Brussels, 14 June 2012
International Day against Elder Abuse
Stop elder abuse:
AGE calls for an EU quality framework for long-term care to support the wellbeing and dignity of older people
“With the ageing of the population and the major social and economic reforms this demographic change will entail, finding ways of preventing elder abuse and ensuring a dignified life in old age will be a major challenge across the EU and needs be at the core of the current EU active and healthy ageing policies”, highlights Anne-Sophie Parent, AGE Secretary-General, on the eve of the International Day against Elder Abuse on 15 June.
In the last few years, the issue of abuse and negligence against vulnerable older people has gained importance at European and national levels. Public authorities, policy makers, care providers and end users’ organisations are now aware that elder abuse and neglect is a serious infringement to human rights that can no longer be tolerated, and measures must be put in place to ensure that older persons are adequately protected and can enjoy a dignified old age even when they become dependent on others for care and assistance.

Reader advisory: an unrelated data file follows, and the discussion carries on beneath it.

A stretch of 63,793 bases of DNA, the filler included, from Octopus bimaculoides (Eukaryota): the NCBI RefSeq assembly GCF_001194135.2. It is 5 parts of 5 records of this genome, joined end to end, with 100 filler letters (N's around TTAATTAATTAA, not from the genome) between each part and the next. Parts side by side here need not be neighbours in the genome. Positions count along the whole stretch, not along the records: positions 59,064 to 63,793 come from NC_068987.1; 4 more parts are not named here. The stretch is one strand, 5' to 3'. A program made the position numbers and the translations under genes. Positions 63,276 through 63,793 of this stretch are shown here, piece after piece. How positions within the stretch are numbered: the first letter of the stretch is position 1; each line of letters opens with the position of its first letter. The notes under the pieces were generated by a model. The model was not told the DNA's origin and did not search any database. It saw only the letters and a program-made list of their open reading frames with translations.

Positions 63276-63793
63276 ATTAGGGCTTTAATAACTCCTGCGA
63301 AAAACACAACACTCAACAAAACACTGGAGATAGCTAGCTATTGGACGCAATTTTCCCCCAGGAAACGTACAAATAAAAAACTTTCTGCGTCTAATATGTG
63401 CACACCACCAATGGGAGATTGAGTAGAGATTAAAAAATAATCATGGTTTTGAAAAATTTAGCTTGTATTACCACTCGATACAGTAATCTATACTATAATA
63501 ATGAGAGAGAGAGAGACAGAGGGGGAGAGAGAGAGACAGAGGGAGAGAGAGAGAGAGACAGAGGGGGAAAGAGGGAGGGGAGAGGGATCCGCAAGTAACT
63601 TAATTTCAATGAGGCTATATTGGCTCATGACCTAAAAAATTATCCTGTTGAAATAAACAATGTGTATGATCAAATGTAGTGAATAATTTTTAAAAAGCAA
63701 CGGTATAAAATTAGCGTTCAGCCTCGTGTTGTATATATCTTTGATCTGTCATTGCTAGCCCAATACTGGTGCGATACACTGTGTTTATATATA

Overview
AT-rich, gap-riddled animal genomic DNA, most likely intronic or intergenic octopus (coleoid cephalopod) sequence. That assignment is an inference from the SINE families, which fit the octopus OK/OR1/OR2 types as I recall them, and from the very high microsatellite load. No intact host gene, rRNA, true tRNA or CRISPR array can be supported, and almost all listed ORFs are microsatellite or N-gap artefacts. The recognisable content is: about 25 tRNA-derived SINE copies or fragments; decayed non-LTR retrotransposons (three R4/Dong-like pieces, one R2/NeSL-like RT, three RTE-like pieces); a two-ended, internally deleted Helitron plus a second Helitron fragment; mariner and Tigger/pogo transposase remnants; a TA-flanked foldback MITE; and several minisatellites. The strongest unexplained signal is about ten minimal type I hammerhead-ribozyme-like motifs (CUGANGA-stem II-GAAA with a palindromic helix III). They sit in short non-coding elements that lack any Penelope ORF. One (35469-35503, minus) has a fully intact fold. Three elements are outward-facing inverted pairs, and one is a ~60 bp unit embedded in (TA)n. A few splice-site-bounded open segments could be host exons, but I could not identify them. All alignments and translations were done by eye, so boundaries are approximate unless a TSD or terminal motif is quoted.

We all know cases of older people abused and neglected, and these poor practices can be found in all EU countries and in all care settings, at home, in the community or in institutions. Some of these cases are examples of intentional abuse and neglect but the vast majority of them reflect justunintentional ‘bad care’ which affect the wellbeing and dignity of older vulnerable persons. However, many positive experiences and (real) success stories exist as well across Europe. Most of the time, carers – both formal and informal – are very devoted and go out of their way to provide the best care they can to the older person in need of assistance.
In our view the best way to prevent ‘bad care’ and elder abuse is by improving the quality of care and support we provide to older people in need of care and assistance. As part of the EU funded WeDO project, AGE and a group of partners from 12 countries, are developing a European Quality Framework for Long-Term Care which includes quality principles and recommendations for the implementation of these principles which are based on the European Charter of Rights and Responsibilities of older people in need of long-term care and assistance, developed in 2010. The European Quality Framework for Long-term care will be presented at the European Parliament in Brussels on 14 November 2012.